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Aftermarket Winglets for Superbikes Are Now a Thing

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The dawn of aerodynamics is upon the motorcycle industry, because aftermarket winglets for superbikes are now a thing.

If we are surprised about anything, it is that it has taken this long for someone to come up with a winglet for modern superbikes.

Ever since the first MotoGP bike rolled out of the pit lane garage sporting aerodynamic aids, the clock has been ticking until someone made them for the general public. That time is today. That someone is the good folks at Puig.







Technically called “side spoilers” by the Spanish company. the concept is very simple. Take that superbike in your garage, and slap these babies onto the side fairings. Boom! Instant downforce.

Available for the current generation of BMW, Honda, Kawasaki, Suzuki, and Yamaha superbike models, each pair of wings creates a different amount of downforce on each superbike model, just over 5 lbf at 100 mph (more as the speed increases) on the front of the Honda CBR1000RR, for example.

In theory, this will help keep the front wheel on the ground, allowing less interference from wheelie control systems that would cut power to bring the front wheel out of the air. This should mean quicker acceleration rates and faster lap times on the race track.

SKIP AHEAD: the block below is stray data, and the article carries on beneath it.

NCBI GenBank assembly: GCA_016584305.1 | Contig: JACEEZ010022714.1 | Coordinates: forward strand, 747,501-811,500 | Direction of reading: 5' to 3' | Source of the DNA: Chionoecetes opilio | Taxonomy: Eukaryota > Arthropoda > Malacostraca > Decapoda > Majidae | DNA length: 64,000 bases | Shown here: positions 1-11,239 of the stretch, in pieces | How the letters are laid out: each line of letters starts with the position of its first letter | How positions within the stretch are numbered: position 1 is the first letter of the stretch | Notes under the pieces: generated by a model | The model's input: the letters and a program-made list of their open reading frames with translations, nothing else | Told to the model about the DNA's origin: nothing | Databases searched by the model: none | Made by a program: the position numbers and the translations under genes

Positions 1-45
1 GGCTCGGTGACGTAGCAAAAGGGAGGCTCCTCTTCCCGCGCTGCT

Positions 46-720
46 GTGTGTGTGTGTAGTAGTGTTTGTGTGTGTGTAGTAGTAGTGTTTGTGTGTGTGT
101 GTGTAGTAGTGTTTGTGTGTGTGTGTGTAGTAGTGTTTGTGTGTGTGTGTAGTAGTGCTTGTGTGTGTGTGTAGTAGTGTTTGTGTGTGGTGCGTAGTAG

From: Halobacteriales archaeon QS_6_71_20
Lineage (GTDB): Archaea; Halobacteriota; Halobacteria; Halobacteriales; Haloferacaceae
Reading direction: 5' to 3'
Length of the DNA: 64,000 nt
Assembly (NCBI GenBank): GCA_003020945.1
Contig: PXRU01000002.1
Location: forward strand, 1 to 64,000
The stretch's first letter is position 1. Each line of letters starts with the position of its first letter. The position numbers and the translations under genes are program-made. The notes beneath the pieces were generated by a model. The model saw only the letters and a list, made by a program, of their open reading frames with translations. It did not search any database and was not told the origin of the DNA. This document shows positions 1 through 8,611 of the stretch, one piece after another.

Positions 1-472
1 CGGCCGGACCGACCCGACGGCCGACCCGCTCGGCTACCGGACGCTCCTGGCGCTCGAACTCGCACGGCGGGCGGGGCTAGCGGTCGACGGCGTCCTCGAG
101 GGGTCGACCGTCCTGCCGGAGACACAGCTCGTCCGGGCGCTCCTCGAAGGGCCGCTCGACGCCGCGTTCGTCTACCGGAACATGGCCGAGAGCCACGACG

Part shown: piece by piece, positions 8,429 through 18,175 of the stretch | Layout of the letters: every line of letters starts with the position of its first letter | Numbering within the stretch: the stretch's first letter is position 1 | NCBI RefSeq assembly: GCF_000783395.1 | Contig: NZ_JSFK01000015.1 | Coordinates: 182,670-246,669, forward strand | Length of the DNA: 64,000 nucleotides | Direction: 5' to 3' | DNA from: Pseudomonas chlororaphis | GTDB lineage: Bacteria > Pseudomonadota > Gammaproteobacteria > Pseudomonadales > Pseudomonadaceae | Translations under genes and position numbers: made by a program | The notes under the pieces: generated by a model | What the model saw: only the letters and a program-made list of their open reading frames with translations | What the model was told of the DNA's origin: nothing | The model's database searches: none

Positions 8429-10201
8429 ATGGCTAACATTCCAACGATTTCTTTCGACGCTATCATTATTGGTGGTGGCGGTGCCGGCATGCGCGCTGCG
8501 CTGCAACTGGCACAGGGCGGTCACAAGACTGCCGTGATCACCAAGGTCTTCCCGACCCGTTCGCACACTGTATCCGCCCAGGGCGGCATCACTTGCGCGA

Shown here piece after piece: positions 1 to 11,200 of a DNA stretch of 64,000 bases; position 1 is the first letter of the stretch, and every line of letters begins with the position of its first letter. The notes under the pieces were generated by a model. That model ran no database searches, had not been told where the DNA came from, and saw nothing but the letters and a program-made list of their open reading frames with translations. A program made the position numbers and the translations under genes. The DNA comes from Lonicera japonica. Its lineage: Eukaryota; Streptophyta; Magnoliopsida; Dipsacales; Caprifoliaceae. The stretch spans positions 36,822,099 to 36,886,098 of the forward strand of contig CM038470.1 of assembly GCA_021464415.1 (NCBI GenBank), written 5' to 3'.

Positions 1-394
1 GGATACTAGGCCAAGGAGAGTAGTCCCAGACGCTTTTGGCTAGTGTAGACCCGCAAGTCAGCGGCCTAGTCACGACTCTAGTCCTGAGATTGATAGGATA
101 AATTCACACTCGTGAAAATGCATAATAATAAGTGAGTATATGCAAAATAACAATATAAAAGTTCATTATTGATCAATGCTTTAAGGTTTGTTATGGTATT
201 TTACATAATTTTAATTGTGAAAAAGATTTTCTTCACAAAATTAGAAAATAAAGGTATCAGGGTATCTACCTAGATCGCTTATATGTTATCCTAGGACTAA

The design attaches to the fairings of the motorcycle, and looks like a pretty quick install (Puig quotes 40 minutes).

We expect to see OEMs adding winglets to their race homologation bikes in the coming models years, with Aprilia already sporting a set, and Ducati expected to debut its own in a few weeks’ time. In other words, this genie is very much out of the bottle, and we suspect Puig will have other model years available soon for older bikes.

We can’t wait to see the YouTube skippies with these at our next track day. In fact, we need some for ourselves…for science, of course. 







Source: Puig







Jensen Beeler

Despite his best efforts, Jensen is called one of the most influential bloggers in the motorcycle industry, and sometimes consults for motorcycle companies, whether they've solicited his expertise or not.

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